Local SMEs get product development advice

Competitiveness in manufacturing came under the microscope when Export Barbados (BIDC) and the Caribbean Export Development Agency (Caribbean Export) co-hosted a free ProNET Workshop from April 20 to 21. The focus of the workshop, the second of its kind targeted at small and medium-sized enterprises (SMEs), was product development.

The two-day workshop, which came on the heels of the ProNET Export Marketing Workshop held in March, was fully subscribed. It sought to help SMEs improve their products and expand their markets.

Export Barbados’ Chief Executive Officer, Mark Hill, explaining to participants the importance of being innovative

During the workshop’s opening at Bagnall’s Point Gallery, Pelican Centre, Export Barbados’ Chief Executive Officer, Mark Hill, noted Barbados was lagging behind the rest of the Caribbean in innovation and therefore workshops like this are extremely critical to help turn things around.

“We have a vision of becoming the most innovative island in the whole world, but the gap between our capacity to innovate and our capacity to do product development is very big. So, workshops of this nature are critical to helping us close the gap, particularly for our economy. I want to urge everybody to be open-minded and receptive to the ideas and solutions that you are exposed to. We’re a society that is risk averse, but innovation and product development as a building block is the only sure way to grow our economy and the only sure way to grow your business,” Hill said.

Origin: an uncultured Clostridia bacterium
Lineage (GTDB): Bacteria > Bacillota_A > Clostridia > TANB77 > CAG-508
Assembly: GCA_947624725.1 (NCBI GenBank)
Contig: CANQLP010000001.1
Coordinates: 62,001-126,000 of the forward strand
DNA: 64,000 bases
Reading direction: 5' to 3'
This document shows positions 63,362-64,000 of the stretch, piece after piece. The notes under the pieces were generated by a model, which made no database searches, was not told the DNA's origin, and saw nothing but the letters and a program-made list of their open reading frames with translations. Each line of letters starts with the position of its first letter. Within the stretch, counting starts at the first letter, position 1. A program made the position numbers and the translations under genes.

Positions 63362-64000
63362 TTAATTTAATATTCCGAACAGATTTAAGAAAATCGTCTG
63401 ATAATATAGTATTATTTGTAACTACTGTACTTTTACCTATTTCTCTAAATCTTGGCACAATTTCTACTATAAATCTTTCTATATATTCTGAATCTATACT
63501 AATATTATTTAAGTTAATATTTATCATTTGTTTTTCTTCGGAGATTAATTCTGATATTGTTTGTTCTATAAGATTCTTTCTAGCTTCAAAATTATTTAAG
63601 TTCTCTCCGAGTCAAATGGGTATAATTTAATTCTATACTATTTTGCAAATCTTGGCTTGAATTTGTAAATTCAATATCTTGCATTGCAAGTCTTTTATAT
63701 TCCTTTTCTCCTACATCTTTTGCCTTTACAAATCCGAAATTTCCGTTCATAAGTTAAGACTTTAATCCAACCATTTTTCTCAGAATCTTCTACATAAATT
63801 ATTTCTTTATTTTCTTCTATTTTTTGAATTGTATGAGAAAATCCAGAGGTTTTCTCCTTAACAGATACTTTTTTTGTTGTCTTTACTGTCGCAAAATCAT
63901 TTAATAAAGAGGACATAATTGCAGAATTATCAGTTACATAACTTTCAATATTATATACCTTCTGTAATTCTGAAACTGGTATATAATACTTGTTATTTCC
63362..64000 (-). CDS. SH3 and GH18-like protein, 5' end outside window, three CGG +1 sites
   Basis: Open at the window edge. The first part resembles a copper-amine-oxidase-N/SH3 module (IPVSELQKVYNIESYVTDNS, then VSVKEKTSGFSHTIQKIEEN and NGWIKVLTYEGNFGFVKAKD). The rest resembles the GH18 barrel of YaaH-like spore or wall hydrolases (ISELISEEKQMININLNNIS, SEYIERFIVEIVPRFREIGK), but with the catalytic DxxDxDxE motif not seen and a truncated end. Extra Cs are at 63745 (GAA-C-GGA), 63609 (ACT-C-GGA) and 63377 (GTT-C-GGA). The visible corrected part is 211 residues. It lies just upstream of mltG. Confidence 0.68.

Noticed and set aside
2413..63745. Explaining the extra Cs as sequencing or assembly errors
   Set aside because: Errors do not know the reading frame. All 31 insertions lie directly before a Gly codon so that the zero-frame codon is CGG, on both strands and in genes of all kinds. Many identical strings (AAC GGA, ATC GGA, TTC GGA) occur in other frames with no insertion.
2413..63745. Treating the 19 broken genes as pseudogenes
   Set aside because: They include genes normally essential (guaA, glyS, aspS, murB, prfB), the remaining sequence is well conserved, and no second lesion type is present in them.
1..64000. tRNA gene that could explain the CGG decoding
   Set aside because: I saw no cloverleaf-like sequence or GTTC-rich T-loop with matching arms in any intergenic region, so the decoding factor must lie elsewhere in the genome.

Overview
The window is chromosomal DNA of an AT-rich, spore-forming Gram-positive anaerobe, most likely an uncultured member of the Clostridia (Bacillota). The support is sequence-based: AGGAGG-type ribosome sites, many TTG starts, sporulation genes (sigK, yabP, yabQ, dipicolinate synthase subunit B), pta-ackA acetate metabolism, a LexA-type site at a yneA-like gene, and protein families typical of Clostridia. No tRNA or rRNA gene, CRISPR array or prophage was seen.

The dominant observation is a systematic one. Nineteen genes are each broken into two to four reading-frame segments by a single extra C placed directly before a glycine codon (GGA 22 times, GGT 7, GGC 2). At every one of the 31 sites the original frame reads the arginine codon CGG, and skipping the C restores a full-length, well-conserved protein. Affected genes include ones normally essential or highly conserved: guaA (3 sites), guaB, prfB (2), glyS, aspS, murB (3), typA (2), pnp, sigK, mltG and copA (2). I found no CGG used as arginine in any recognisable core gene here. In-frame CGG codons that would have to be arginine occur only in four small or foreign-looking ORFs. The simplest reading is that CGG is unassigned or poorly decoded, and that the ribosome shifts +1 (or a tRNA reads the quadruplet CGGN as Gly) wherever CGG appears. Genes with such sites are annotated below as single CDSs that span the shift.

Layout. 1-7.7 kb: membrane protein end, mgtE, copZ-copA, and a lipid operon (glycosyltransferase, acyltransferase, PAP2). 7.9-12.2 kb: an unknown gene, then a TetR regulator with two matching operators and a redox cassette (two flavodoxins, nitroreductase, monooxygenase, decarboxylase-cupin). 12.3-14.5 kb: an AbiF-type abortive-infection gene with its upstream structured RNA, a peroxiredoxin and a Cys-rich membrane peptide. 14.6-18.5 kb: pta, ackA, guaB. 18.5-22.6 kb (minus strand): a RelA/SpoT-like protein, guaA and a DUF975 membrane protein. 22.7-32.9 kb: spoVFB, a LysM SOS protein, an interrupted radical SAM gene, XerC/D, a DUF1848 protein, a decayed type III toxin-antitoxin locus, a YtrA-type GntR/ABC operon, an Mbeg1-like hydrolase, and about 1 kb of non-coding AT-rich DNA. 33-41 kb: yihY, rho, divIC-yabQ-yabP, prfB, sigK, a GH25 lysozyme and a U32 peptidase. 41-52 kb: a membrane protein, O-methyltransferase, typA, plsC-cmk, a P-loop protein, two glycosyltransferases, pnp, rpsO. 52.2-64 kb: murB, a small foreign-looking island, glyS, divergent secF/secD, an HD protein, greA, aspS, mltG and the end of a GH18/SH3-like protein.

Senior Advisor, Competitiveness and Export Promotion with Caribbean Export, Natasha Walcott, delivering remarks during the opening of the workshop

During her remarks, Senior Advisor, Competitiveness and Export Promotion with Caribbean Export, Natasha Walcott, said Caribbean Export is committed to building capacity among SMEs. Referring specifically to Barbados, she revealed that between 2017 and 2022, there were 1,461 participants in Caribbean Export programming.

“Of the in-person activities, there were nine training and certification programmes. Sixty-four companies participated in activities under the export promotion rubric, and that represents trade missions and expos. In our flagship grants programs, we have assisted 35 firms to the tune of US $860,000 in grant assistance,” Walcott said.

ProNET master trainer, Dr. Ramesh Ramdeen, who conducted the workshop, said that regional companies need to master exporting among themselves before looking at making any meaningful impact extra-regionally:

ProNET master trainer, Dr. Ramesh Ramdeen provided sound advice for the businesses participating in the workshop

“What we need to do is ensure that the products we produce within the region meet the standards of quality to be able to penetrate the regional markets. We need to understand what our competitive and comparative advantages are. We can’t sell clothes to China. We can’t sell things people are producing better than us or more efficiently than us. So, we need to understand what our niches are. But we need to understand, as well, how to regionally move goods among ourselves. We need to get the CSME [CARICOM Single Market and Economy] working up to scratch.”

Dr. Ramdeen also said there was a captive market in the region with 7 million people between Guyana, Jamaica, and Trinidad and Tobago and 30 to 40 million once the Dominican Republic and Cuba were included. He suggested regional leaders should carefully examine the existing laws and frameworks that curtail trade and agriculture from developing as they should.

ProNET is a training program offered by Caribbean Export for SMEs looking to grow their businesses and make them more competitive and export ready.